Walt and Jesse end up employed in the service of Chilean fried chicken mogul Gus Fring (Giancarlo Esposito), who continues to pit them against each other when he notices Walt's ego is too much to handle. Jesse, smart but damaged, is capable of working on Walt's level, and Gus takes him along to Mexico to deal out his long-gestating desire for vengeance on high-ranking cartel members.

Vince Gilligan saw the show's fourth season as a chess match between Gus and Walt, complete with rapidly moving pieces and turnovers in fortune. Walt convinces Jesse to join him by claiming that Gus has poisoned Jesse's girlfriend's son. Walt "wins," as he tells Skyler, but the season's final shot reveals that he was the one who poisoned the kid. Now that Walt has fully "broken," the stage has been set for his comeuppance, and the final season opens with a mysterious flashforward: a lonely, bearded Walt buying a weapon from a gun dealer.

With Gus killed, Walt has no more obstacles. His cancer is in remission, his wife has been horrified into submission, and he has Jesse on his side. Once he brings slack-jawed, child-shooting sociopath Todd (Jesse Plemons) into his team, he is finally able to grow into a solid kingpin. The fifth season was split into two: the first half shows Walt's final ascent, and the second his unraveling. Todd leads Walt to associate with Todd's neo-Nazi uncle Jack (Michael Bowen), and Hank has finally cottoned on to Walt's crimes.

The satisfying ending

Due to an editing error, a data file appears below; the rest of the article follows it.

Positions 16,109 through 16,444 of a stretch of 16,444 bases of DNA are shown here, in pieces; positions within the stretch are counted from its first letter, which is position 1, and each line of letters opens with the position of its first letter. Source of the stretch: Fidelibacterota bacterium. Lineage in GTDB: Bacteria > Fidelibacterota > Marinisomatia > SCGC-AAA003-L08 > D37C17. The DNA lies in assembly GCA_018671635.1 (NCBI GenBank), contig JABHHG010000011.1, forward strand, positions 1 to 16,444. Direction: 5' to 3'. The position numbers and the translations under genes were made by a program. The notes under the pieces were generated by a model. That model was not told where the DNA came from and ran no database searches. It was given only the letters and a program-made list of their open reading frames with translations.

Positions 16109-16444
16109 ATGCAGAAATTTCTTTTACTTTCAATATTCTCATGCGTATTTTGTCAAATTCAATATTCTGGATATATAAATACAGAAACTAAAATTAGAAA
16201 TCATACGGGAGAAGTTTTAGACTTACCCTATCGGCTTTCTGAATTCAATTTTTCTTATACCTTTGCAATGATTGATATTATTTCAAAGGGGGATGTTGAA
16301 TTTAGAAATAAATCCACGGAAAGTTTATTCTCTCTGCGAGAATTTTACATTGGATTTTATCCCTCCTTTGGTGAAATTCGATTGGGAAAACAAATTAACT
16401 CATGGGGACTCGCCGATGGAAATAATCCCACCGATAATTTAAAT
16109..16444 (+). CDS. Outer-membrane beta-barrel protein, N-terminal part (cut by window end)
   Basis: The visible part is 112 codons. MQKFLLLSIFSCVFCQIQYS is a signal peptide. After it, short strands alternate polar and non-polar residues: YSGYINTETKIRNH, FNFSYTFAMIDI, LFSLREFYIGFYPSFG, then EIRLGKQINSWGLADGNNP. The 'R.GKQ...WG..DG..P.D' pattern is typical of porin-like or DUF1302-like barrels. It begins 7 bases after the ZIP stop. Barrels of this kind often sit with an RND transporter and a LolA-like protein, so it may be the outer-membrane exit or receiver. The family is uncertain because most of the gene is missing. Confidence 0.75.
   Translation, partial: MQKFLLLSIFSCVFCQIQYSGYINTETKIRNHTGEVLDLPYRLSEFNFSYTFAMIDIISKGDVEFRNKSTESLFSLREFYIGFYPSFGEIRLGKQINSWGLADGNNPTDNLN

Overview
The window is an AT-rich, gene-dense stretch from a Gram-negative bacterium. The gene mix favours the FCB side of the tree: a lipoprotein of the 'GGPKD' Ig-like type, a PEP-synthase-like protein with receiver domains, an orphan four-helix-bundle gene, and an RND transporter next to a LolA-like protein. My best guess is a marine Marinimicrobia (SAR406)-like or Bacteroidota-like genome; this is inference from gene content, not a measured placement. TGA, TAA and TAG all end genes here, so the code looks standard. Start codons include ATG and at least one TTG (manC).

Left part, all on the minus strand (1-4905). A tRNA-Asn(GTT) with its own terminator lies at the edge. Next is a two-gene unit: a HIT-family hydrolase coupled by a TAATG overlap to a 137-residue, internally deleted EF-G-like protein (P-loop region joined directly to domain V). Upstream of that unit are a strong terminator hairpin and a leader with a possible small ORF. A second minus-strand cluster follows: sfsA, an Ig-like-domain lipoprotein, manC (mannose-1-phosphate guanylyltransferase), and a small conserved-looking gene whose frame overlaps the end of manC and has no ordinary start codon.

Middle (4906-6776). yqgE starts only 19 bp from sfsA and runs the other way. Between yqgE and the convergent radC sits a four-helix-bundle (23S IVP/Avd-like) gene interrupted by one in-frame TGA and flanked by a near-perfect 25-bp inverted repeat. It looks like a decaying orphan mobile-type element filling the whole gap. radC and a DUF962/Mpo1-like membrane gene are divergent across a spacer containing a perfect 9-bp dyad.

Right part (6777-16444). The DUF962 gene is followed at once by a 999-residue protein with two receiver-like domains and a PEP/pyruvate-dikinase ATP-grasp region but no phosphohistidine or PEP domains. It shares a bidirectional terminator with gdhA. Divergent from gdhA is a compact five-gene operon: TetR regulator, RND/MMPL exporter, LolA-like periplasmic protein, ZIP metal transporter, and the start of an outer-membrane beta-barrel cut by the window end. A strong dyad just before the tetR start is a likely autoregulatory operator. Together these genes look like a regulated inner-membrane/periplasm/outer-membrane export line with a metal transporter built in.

"Our job really is about surprising the audience," noted Vince Gilligan. That directive led to some of the show's bleakest and most emotionally draining moments in its final episodes. Skyler has realized her husband is a monster, and the clash between Hank and Walt results in Hank's murder by neo-Nazis. Jesse, who has finally turned against Walt, is forced by the neo-Nazis into meth cooking servitude. After a brutal fight with Skyler in the family's kitchen, Walt runs off to New Hampshire cabin. Months pass.

The surreal, nightmarish tone shift of these episodes is so pronounced that some people read the finale as Walt's fever dream. When he decides to finally take action and get revenge on the neo-Nazis, he moves discretely through his old haunts, confessing to Skyler that he really did enjoy cooking meth and playing gangster.

The weapon that Walt bought in the season's cold open, a machine gun attached to a turret in his car, gets used on Jack's men. Walt protects Jesse by tackling him to the ground. The two individually kill Jack and Todd, and then share one final, fraught moment before Jesse drives off from the warehouse ecstatically, setting the stage for his follow-up movie, "El Camino." Walt, meanwhile, dies from his wounds as the police arrive to Badfinger's "Baby Blue," a sentimental tribute to the color of Walt's meth.

Vince Gilligan wanted the ending to satisfy the majority of the show's massive fanbase, using the ending of "Casablanca" ending as a blueprint, but it could be argued it's too easy on the show's protagonist, even if it represents the show's pulp qualities at its best. Walt gets everything he wants, including a death that keeps him from ever answering for what he did.